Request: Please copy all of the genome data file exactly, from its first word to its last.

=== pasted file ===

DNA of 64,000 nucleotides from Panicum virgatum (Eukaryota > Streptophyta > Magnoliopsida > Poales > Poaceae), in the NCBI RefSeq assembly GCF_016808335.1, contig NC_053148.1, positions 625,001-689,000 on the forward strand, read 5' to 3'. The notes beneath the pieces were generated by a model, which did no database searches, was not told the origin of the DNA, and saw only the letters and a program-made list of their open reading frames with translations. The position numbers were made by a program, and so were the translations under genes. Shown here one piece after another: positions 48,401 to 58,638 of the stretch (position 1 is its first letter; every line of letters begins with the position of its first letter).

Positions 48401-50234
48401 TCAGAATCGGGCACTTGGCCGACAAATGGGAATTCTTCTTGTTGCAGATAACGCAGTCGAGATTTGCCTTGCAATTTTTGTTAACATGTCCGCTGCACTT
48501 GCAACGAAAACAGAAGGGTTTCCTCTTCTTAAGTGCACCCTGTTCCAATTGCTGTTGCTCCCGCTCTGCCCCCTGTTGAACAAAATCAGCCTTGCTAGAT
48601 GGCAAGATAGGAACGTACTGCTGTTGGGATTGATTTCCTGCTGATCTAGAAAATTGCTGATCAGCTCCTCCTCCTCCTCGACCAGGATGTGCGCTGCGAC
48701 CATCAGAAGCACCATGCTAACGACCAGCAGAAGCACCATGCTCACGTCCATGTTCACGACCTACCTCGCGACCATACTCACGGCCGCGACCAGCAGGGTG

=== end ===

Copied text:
DNA of 64,000 nucleotides from Panicum virgatum (Eukaryota > Streptophyta > Magnoliopsida > Poales > Poaceae), in the NCBI RefSeq assembly GCF_016808335.1, contig NC_053148.1, positions 625,001-689,000 on the forward strand, read 5' to 3'. The notes beneath the pieces were generated by a model, which did no database searches, was not told the origin of the DNA, and saw only the letters and a program-made list of their open reading frames with translations. The position numbers were made by a program, and so were the translations under genes. Shown here one piece after another: positions 48,401 to 58,638 of the stretch (position 1 is its first letter; every line of letters begins with the position of its first letter).

Positions 48401-50234
48401 TCAGAATCGGGCACTTGGCCGACAAATGGGAATTCTTCTTGTTGCAGATAACGCAGTCGAGATTTGCCTTGCAATTTTTGTTAACATGTCCGCTGCACTT
48501 GCAACGAAAACAGAAGGGTTTCCTCTTCTTAAGTGCACCCTGTTCCAATTGCTGTTGCTCCCGCTCTGCCCCCTGTTGAACAAAATCAGCCTTGCTAGAT
48601 GGCAAGATAGGAACGTACTGCTGTTGGGATTGATTTCCTGCTGATCTAGAAAATTGCTGATCAGCTCCTCCTCCTCCTCGACCAGGATGTGCGCTGCGAC
48701 CATCAGAAGCACCATGCTAACGACCAGCAGAAGCACCATGCTCACGTCCATGTTCACGACCTACCTCGCGACCATACTCACGGCCGCGACCAGCAGGGTG